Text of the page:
I still haven't found a good definition of computability. All the definitions are either too vague, or they delegate the definition to another loaded term like "anything that uses math to solve a problem", or "anything that can be solved by a computer". So I came up with my own definition:

"A problem is computable, if both it and its solution, can be reduced to a formal symbolic representation, and there exists a finite number of formally-defined symbolic manipulation steps that can convert the problem to its solution."

Does that make sense, and/or can you come up with a better or modified answer?

  • $\begingroup$ The definition you propose is rather close to the Godel-Herbrand definition, although yours is too vague to really constitute a precise definition. A related, and easier to use, notion is the following: a partial function $f:\mathbb{N}\rightarrow\mathbb{N}$ is computable iff it is $\Sigma_1$-definable in the structure $(\mathbb{N};+,\times)$. $\endgroup$ – Noah Schweber Jan 20 at 18:01
  • $\begingroup$ But in my opinion you're ignoring one of the key points about computability: it's a concept which has many very different intuitive definitions which all turn out to be equivalent. That's indicative of its value: there's this collection of functions (or sets if you prefer) which keeps showing up over and over again in different guises. $\endgroup$ – Noah Schweber Jan 20 at 18:02

First of all, the place for this question is cs.se, not here. But since I've already written an answer, I'll leave it.

There is a formal definition of computability: a function $f$ is computable if there is a Turing machine that, given input $x$, always halts with $f(x)$ written on its tape.

You could of course define more general computability, which uses a different model, but you cannot hope to define computability independently of a model, since different models can compute different things.

Note that some things that are called "computable" don't fall under this definiiton, most notably that of a computable real number, where the definition actually says that a real number is computable if the function $f:\mathbb{N}\to \{0,1\}$ that outputs the $i$'th bit of the number is computable. But that is only a "lift" of the concept of computability.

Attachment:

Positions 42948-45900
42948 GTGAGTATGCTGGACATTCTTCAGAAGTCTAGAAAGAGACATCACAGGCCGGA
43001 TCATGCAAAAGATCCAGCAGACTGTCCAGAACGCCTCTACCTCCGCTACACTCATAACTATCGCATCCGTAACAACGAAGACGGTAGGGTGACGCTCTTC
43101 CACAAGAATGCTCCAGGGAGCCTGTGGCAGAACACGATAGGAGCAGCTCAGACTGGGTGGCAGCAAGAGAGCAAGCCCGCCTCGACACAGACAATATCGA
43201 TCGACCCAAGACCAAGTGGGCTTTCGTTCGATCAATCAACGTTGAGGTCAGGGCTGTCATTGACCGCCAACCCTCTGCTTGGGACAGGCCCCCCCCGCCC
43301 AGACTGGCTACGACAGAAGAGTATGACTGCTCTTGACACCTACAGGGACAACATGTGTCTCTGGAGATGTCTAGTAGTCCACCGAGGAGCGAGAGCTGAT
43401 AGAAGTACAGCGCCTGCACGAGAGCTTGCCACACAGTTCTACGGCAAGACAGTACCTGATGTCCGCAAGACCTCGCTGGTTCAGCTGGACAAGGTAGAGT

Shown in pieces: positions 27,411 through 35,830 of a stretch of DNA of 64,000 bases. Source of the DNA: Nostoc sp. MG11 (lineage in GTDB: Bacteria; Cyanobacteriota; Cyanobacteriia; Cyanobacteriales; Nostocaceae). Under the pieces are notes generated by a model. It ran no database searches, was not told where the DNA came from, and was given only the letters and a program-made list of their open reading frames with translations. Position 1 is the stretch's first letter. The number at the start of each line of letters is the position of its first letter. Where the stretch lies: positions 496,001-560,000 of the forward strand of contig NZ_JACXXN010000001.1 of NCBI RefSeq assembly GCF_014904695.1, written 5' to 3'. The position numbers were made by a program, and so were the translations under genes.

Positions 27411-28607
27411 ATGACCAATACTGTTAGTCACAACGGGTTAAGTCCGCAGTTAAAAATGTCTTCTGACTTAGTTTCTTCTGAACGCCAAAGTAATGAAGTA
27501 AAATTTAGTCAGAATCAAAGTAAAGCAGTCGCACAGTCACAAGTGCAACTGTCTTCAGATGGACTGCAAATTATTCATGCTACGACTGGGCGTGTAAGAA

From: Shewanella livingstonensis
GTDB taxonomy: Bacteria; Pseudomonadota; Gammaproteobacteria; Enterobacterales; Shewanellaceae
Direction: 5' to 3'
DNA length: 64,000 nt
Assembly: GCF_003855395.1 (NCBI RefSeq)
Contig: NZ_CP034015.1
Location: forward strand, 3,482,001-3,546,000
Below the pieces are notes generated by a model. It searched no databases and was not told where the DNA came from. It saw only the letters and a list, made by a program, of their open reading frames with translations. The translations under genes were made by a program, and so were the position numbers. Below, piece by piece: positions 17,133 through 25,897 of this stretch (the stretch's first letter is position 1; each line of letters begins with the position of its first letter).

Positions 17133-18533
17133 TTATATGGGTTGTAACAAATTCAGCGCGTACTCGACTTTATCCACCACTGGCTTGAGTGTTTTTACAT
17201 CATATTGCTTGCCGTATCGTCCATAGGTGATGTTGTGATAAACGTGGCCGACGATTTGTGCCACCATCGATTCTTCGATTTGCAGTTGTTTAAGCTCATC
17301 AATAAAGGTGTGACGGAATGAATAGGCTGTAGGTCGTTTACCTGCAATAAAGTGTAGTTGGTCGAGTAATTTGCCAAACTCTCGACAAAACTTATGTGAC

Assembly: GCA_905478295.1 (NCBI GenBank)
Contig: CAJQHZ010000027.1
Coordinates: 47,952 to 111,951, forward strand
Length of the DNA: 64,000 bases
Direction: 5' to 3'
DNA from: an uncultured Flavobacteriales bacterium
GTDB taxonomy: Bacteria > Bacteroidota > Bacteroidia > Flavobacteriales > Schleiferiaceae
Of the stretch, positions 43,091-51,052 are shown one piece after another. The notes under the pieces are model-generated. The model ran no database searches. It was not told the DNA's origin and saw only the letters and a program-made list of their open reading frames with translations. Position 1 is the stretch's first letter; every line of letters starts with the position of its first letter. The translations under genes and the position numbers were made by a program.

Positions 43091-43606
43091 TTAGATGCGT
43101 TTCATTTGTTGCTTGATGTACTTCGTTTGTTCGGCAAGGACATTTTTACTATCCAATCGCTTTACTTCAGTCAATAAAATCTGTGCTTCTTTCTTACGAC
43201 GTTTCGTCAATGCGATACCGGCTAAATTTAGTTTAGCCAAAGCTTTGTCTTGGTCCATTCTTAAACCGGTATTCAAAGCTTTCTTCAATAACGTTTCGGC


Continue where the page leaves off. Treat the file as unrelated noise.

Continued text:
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  • $\begingroup$ "but you cannot hope to define computability independently of a model" but that is what the question asks.... a universal description of computability independent of the model. $\endgroup$ – superman321 Jan 16 at 17:52
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    $\begingroup$ if what you want is a definition not with a model, but with words in natural language with no well-defined meaning, it's not a mathematical definition, and your question is more appropriate for philosophy.se $\endgroup$ – Denis Jan 16 at 21:16
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    $\begingroup$ A definition cannot be independent of a model, because different models yield different computable functions. For example, finite automata cannot compute non-regular functions, but Turing machines can. So in order to get a well-defined concept, it must relate to a computational model. $\endgroup$ – Shaull Jan 16 at 21:27
  • $\begingroup$ Then there is no point in using the term "computability" when there is no one generic definition. $\endgroup$ – superman321 Jan 16 at 21:55
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    $\begingroup$ Whether there is or isn't a point to something is a philosophical question. The term computability is (currently) reserved to a definition via Turing machines. The mathematical community agrees that it is a useful term, so that is the point. If we want a different model, we say "computable by X" (where X is e.g., a regular transducer, etc.) $\endgroup$ – Shaull Jan 17 at 6:27

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